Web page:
Having had time to reflect over the holidays, I spent time thinking about the impact of the last 12 month’s recession on our company culture. Our team working tirelessly to do more with less to satisfy expectations of the market.
Some leaders have taken full advantage of the fact that they can retain staff with little effort in this market – after all where will they go?
It’s perhaps too early to talk about the tide turning, or is it?
Looking back at previous upturns in the oil price we can see that the timeline between lay-offs versus ‘talent wars’ can be a matter of months. The laws of supply and demand in a political context means that none of us really know when the tidal wave of change will come. This leaves us unprepared and out-paced by our competitors. Many leaders are unable to put strategies in place to address this so have to react quickly which without doubt leads to customer complaints and the loss of contracts.
It’s budget time and an opportune time to set our strategy so what do we need to do to get “our houses” or companies in order?
Focus on Your Culture
Reflect on the past year and how you have managed the downsizing. Even better ask your staff. There will be a myriad of feedback good and bad. The first stage of culture change is to get those “worms out of the can” as often once staff have had a chance to vent about their frustrations they can move on. It’s always better for them to vent to you than your competitors or worse even your clients. Act on the feedback. This isn’t about retention schemes and pay rises at this stage but acknowledge the issues and address what you can; this is likely to relate to communication and the way in which change has been handled.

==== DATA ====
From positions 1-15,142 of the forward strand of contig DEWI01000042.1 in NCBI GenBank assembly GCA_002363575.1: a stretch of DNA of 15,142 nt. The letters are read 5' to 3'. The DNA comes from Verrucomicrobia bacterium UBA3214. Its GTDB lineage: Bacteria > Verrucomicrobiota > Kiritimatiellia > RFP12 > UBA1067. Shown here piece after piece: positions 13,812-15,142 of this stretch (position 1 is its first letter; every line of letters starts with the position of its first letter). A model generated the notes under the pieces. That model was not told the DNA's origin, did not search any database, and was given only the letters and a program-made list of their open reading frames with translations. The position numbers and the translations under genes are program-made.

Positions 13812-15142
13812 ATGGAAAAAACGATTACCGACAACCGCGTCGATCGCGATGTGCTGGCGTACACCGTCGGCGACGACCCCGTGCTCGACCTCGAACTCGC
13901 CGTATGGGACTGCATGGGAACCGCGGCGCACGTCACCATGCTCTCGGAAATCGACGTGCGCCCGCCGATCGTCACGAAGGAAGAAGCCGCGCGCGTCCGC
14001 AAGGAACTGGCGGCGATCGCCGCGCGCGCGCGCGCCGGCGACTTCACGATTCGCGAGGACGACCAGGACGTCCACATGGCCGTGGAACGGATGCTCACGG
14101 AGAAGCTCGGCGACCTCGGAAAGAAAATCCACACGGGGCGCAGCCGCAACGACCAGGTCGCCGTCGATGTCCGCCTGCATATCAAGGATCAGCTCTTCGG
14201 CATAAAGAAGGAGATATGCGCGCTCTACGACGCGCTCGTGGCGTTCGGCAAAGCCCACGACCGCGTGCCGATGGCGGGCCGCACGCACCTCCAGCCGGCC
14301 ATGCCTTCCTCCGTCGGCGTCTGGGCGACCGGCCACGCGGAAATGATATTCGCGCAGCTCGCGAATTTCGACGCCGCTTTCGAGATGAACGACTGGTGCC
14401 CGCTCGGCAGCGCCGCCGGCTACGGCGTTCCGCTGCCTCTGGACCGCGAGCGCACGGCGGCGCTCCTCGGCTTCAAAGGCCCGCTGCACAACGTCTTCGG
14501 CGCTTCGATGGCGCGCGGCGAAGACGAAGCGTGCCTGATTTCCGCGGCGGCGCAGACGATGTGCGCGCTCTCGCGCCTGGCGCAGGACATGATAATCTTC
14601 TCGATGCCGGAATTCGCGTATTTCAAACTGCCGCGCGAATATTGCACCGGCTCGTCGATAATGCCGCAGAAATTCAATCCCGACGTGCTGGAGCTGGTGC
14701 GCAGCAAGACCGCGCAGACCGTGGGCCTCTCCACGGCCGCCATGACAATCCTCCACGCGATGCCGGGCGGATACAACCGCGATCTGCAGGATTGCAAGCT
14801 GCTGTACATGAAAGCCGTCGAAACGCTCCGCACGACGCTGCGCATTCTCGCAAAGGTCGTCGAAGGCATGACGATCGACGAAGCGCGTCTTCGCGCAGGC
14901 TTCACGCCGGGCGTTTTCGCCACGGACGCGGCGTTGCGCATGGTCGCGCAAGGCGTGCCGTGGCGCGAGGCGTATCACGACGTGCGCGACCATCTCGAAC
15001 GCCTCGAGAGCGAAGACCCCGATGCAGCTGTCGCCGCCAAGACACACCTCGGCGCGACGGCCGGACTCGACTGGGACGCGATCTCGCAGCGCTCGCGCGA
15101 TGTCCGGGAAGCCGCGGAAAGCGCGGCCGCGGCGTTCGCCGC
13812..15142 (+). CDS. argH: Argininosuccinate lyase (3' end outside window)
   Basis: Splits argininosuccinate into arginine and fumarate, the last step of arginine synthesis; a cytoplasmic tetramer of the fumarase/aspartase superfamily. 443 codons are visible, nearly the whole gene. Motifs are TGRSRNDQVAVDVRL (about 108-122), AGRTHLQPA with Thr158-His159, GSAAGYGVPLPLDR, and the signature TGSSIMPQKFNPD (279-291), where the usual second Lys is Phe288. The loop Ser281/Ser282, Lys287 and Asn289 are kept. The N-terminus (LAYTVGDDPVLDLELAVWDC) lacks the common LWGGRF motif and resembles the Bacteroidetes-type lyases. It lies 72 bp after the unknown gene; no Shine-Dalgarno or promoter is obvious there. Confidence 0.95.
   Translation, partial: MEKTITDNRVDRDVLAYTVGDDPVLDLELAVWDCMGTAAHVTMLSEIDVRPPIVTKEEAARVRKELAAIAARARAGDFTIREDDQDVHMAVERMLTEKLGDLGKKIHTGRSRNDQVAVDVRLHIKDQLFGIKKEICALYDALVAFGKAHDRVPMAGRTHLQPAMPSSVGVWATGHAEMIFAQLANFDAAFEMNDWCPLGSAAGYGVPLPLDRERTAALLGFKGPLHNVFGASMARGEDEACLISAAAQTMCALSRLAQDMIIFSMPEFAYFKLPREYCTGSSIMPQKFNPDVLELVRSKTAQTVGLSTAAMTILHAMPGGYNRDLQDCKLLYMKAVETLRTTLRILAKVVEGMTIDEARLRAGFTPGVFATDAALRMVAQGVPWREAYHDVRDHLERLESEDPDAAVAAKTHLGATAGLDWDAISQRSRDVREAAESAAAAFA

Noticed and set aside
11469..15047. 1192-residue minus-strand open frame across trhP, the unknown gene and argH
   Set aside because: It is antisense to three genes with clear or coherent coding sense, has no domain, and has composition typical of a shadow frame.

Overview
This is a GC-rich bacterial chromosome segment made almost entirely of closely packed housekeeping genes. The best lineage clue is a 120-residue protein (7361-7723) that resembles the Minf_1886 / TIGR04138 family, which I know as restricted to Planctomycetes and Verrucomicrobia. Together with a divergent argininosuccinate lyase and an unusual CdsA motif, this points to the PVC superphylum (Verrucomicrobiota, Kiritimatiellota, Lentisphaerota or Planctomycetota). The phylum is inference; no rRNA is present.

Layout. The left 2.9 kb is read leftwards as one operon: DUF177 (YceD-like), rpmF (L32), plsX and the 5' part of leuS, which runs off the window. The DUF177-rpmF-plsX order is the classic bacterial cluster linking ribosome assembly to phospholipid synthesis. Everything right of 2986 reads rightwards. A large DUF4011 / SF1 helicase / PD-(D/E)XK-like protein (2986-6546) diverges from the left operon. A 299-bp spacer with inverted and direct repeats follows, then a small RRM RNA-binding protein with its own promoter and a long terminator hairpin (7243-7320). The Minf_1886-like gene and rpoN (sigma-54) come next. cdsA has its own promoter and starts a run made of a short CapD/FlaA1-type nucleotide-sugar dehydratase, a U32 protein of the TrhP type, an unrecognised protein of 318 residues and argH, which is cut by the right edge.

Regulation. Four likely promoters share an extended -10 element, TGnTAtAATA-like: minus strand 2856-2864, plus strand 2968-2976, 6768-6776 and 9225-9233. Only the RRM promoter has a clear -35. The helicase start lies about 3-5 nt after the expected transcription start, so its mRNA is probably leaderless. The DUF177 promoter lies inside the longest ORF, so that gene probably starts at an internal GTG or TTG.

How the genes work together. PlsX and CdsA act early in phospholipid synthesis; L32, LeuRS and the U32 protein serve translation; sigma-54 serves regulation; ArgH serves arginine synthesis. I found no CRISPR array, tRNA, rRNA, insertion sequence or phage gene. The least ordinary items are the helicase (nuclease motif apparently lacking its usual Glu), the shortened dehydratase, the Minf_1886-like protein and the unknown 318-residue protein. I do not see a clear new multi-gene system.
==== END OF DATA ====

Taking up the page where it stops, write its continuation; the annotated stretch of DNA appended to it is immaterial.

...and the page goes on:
Understand Your Current Market Positioning
With various cost reduction processes being deployed over past years, it’s likely you have no idea where you sit in the market relating to reward. It might not be time to make any changes but know your position before your staff start to indicate this as they leave. Remember the best company cultures can offer lower pay due to loyalty and commitment of staff.
Build Your Pipeline of Resources
Be ahead of your competitors. Recruitment teams have been decimated and as a result your databases and resource pools have dwindled. Map the market, utilise interim solutions to keep headcount and costs low; to ensure you have an active pipeline of people. Some studies are suggesting that nearly 30% of employees in the oil and gas marketplace are looking for a new job. So some contingency recruitment is needed.
Maximise Your Current Profitability – for most of you your people costs will be the majority of your direct spend. As the recession months have rolled out more and more staff may have become disengaged. Disengagement costs you money. Achievers suggest that a disengaged employer costs you 34% of their payroll cost. So even SME companies can leak several hundred thousands of pounds in operational errors, poor customer service and increase absence cost.
Prepare Your Organisation For Growth
It takes time to change our mindset from recession to growth and this could be the reason why many may miss the opportunity to pull back some of that revenue shrinkage from past years. It doesn’t cost much money to make sure you have the right leadership team, an engaged workforce, the right organisational model and a fit for purpose business strategy. Those businesses who have thrived or at least survived throughout this period have managed to adapt their offering strategically to the current market context.
It’s a timing game we know that but be prepared, or be last!
Dean Hunter is the founder of Hunter Adams.
Recommended for you
Read the latest opinion pieces from our Energy Voice columnists
- Clinging onto power: Why extending asset life will be key
- OPINION: Collaboration is key, says BHGE after landing BP Tortue FEED work
- Opinion: When will decommissioning industry set record straight?
- Opinion: Prostate Cancer – The Big Taboo is an industry threat
- Opinion: Environmental focus about more than just compliance